Monday, 12 September 2011

UK Genealogy News & Views: 12 September 2011

Essex Ancestors Update

The planned launch of Essex Ancestors on 30 August has been put back to 3 October. This means that you have an extra month to view the digital images currently online for free, as explained in my previous post. Don't miss this opportunity whilst it is available.

Genhound - a little known resource

I read a lot of genealogy blogs and follow many genealogists on Twitter, Google+ and Facebook. Some sites get mentioned repeatedly but I rarely see any reference to Genhound. That is a pity as it is full of useful content which is growing fast. Records include parish registers, monumental inscriptions, newspapers, obituaries, wills, military records, court records, land records, biographies and much more besides. You can see a complete list of databases here. At the moment there is a little bit of everything, so it's a real lucky dip. As someone who's stuck in late 17th century Scotland, I am particularly keen on the Scottish Deeds Index, which now covers the period 1675-1696. But I've also found relatives in poll books, directories and school records. Genhound is extremely reasonably priced. You can buy 60 Credits for £3 and they have no expiry date. The average record costs just 10 credits (50p) to view. Do give their search engine a try today and let me know how you get on.

New Crew List Records on Find My Past

Find My Past have recently added records from 1881 and 1891 to their database of Crew Lists, 1861-1913. This database is potentially very valuable. It contains indexes to around 33,500 lists of crew members on board British merchant vessels and around 413,500 records of individual crewmen. Information available in the index includes name, age, place of birth, rank, previous ship, current ship, dates of voyage, details of the vessel, details of the owner, master and other crew members and the reference number for the original crew list at the National Archives.

Unfortunately, the usefulness of the index is seriously undermined by the limitations of the search function and the poor quality of the indexing. It is not possible to search by the birth town, only by the birth county (usually not in the original but added by the indexers). You must select from a list of counties which covers England, Wales, two counties in Ireland - Cork and Dublin, Guernsey, Jersey, the Isle of Man and Overseas. The database contains a large number of crew members who were born in one of the other Irish counties, or in Scotland, but it is impossible to search for them by birth county.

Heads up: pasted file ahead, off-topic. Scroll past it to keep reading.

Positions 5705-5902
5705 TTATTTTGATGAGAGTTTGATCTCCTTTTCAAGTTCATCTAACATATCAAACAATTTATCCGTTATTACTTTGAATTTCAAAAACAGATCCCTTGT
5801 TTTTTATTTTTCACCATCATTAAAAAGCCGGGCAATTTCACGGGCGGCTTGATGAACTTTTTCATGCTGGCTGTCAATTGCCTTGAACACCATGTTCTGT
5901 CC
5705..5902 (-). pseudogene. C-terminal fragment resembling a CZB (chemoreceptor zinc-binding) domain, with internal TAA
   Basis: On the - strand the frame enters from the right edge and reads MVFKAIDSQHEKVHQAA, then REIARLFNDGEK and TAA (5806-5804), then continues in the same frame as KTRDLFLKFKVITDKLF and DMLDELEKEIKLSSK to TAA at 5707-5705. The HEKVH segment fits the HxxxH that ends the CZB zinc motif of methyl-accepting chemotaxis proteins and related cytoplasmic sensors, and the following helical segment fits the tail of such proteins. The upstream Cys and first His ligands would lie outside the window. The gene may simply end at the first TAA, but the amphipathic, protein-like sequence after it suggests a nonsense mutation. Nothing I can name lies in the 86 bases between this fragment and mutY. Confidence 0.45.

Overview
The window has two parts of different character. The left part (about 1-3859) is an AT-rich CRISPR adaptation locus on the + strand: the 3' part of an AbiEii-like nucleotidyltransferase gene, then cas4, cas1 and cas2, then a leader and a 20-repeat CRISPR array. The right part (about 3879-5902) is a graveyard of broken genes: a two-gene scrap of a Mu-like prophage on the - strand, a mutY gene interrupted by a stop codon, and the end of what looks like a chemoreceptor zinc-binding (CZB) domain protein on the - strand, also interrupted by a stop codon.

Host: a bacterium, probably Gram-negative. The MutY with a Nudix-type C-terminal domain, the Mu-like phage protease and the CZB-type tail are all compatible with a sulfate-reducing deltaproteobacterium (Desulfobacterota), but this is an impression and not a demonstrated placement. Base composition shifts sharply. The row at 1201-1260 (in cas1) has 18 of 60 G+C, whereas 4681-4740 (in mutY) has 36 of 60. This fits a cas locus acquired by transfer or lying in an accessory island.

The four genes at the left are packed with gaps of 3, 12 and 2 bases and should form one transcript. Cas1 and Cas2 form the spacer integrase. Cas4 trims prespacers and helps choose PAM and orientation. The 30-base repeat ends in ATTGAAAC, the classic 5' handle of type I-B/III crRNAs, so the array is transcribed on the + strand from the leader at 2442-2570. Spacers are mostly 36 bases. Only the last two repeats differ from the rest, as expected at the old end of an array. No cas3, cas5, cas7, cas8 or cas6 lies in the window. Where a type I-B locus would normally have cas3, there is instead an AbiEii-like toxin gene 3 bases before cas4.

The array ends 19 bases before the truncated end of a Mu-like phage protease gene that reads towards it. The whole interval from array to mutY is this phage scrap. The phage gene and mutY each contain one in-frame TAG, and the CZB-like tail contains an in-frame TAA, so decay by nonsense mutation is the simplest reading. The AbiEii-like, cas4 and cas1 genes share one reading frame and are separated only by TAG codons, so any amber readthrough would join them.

Birth towns have also been incorrectly allocated to counties. Whilst ploughing through 28 pages of Andersons to find my Scottish relatives, I came across Falmouth indexed in Cork instead of Cornwall, Ferryden in Overseas instead of Angus and Arundel in Norway! There are five whole pages out of the 28 where the places have not been allocated a county at all. Many of these birth places are blank, abbreviated or obscure, but others are instantly recognisable, such as Morpeth, Tipton, Halifax, Glamis, Kirkcaldy and Pontypridd.

Unlike most of the other Find My Past databases, there is no facility to submit corrections to these indexes.

Tuesday, 6 September 2011

Merchant Navy records: Wreck, Rescue & Racism

My son in law's great grandfather, Leonard Harold Glenister, 1904-1995, was a merchant seaman. So when Find My Past released their new collection of Merchant Navy records last week I looked him up.